• metal–polymer complexes;
  • ion exchangers;
  • hydrogel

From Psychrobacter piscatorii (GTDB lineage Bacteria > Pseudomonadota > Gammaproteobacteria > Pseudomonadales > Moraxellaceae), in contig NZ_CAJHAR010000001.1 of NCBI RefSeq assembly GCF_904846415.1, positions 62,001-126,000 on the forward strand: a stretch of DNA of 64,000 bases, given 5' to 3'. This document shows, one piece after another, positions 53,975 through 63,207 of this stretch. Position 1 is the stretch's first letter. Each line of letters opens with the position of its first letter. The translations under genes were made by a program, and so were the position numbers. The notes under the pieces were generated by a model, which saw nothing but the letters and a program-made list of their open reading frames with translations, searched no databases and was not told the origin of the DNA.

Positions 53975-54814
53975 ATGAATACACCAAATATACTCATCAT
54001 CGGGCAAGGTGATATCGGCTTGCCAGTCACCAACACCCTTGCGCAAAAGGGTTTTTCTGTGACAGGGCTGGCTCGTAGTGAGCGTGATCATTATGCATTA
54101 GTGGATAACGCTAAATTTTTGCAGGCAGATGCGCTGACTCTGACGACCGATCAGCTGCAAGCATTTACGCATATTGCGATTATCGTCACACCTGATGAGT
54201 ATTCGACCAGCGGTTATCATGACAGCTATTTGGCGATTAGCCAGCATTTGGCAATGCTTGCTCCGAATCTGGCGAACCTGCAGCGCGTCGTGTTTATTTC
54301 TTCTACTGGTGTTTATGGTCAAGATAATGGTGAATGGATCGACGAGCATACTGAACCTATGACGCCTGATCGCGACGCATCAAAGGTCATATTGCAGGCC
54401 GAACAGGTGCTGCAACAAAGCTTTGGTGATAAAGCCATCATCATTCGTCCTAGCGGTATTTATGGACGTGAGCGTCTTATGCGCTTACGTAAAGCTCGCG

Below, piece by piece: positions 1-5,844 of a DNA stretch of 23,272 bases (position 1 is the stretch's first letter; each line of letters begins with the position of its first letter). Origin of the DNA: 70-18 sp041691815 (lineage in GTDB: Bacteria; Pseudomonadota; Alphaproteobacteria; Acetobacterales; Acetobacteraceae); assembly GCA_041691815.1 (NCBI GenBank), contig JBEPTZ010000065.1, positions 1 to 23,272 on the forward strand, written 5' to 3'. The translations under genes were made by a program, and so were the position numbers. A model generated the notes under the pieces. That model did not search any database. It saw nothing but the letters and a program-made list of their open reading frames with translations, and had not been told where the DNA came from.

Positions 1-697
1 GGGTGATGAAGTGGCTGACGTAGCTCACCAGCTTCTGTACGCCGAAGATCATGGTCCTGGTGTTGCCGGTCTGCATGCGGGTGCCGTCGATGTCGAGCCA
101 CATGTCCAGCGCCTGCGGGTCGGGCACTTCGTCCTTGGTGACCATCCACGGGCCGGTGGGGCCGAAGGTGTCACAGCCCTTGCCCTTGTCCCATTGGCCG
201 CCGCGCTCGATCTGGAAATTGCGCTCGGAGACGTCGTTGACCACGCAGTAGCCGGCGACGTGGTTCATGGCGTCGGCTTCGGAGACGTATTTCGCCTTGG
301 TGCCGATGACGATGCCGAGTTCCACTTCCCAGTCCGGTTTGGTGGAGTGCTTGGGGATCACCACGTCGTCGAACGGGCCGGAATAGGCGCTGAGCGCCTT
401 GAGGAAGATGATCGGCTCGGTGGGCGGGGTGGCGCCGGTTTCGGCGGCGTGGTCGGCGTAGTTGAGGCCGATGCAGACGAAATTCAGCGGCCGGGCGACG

Strong-field ligands (amino moieties) are introduced into a hydrogel resin to obtain a chelating resin via inversion suspension polymerization. The characteristics of chelating copolymers are measured by using Fourier transform IR spectroscopy (FTIR), elemental analysis (EA), and scanning electron microscopy (SEM). After chelating copolymers adsorb cupric ions, the absorption peak of stretch N[BOND]H is shifted to higher frequency because of a coordination reaction from the FTIR spectra. Furthermore, the mechanism of metal complex adsorption on the chelating copolymer is that the strong-field chelating ligand decomposes the bonding of the metal complexes and recoordinates the cupric ion to a chelating polymer, which is examined via FTIR, SEM with EA, and ionic chromatography analysis. The maximum adsorption capacity of cupric ions is 1.08 mmol/g and the adsorption capacity increases with the increase of the pH of the solution. The stability constant of the Cu chelating copolymer is 1018.72, and it can have competition adsorption with EDTA in aqueous solution. These amino chelating copolymers can be used not only to recover metal ions but also to move anion pollution in wastewater. It is interesting that parts of the cupric ions adsorbed on the chelating copolymer are reduced into cupreous ions and/or copper atoms after electron spectroscopy for chemical analysis measurement. © 2005 Wiley Periodicals, Inc. J Appl Polym Sci 97: 2457–2468, 2005